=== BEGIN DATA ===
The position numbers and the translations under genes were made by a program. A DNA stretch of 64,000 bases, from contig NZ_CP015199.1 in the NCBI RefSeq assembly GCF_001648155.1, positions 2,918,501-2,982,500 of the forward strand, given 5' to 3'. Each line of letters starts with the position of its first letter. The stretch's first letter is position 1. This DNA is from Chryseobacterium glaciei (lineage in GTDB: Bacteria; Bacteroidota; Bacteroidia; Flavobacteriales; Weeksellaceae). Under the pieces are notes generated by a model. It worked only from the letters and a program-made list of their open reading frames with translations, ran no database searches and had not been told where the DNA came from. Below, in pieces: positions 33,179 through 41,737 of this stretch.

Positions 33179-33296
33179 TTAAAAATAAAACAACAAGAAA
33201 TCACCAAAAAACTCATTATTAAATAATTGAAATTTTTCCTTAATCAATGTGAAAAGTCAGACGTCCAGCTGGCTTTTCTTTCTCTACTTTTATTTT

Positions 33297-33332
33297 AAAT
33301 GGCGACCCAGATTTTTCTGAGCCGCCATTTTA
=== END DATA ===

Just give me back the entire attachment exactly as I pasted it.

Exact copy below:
The position numbers and the translations under genes were made by a program. A DNA stretch of 64,000 bases, from contig NZ_CP015199.1 in the NCBI RefSeq assembly GCF_001648155.1, positions 2,918,501-2,982,500 of the forward strand, given 5' to 3'. Each line of letters starts with the position of its first letter. The stretch's first letter is position 1. This DNA is from Chryseobacterium glaciei (lineage in GTDB: Bacteria; Bacteroidota; Bacteroidia; Flavobacteriales; Weeksellaceae). Under the pieces are notes generated by a model. It worked only from the letters and a program-made list of their open reading frames with translations, ran no database searches and had not been told where the DNA came from. Below, in pieces: positions 33,179 through 41,737 of this stretch.

Positions 33179-33296
33179 TTAAAAATAAAACAACAAGAAA
33201 TCACCAAAAAACTCATTATTAAATAATTGAAATTTTTCCTTAATCAATGTGAAAAGTCAGACGTCCAGCTGGCTTTTCTTTCTCTACTTTTATTTT

Positions 33297-33332
33297 AAAT
33301 GGCGACCCAGATTTTTCTGAGCCGCCATTTTA